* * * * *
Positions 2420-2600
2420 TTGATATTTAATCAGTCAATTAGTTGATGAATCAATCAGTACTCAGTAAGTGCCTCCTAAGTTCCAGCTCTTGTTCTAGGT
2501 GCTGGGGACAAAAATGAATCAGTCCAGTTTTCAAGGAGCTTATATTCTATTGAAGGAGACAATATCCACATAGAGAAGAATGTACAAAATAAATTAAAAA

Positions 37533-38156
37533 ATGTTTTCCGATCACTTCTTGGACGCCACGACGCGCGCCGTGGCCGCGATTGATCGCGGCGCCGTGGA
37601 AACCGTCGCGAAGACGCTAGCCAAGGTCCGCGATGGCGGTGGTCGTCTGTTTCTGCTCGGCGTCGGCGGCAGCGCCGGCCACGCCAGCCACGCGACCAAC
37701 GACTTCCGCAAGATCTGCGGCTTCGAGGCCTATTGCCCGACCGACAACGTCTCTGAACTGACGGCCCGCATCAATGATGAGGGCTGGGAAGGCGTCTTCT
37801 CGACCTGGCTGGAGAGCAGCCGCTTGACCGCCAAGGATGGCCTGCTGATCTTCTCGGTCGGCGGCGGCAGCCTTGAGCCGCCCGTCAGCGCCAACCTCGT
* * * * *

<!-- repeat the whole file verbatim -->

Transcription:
Positions 2420-2600
2420 TTGATATTTAATCAGTCAATTAGTTGATGAATCAATCAGTACTCAGTAAGTGCCTCCTAAGTTCCAGCTCTTGTTCTAGGT
2501 GCTGGGGACAAAAATGAATCAGTCCAGTTTTCAAGGAGCTTATATTCTATTGAAGGAGACAATATCCACATAGAGAAGAATGTACAAAATAAATTAAAAA

Positions 37533-38156
37533 ATGTTTTCCGATCACTTCTTGGACGCCACGACGCGCGCCGTGGCCGCGATTGATCGCGGCGCCGTGGA
37601 AACCGTCGCGAAGACGCTAGCCAAGGTCCGCGATGGCGGTGGTCGTCTGTTTCTGCTCGGCGTCGGCGGCAGCGCCGGCCACGCCAGCCACGCGACCAAC
37701 GACTTCCGCAAGATCTGCGGCTTCGAGGCCTATTGCCCGACCGACAACGTCTCTGAACTGACGGCCCGCATCAATGATGAGGGCTGGGAAGGCGTCTTCT
37801 CGACCTGGCTGGAGAGCAGCCGCTTGACCGCCAAGGATGGCCTGCTGATCTTCTCGGTCGGCGGCGGCAGCCTTGAGCCGCCCGTCAGCGCCAACCTCGT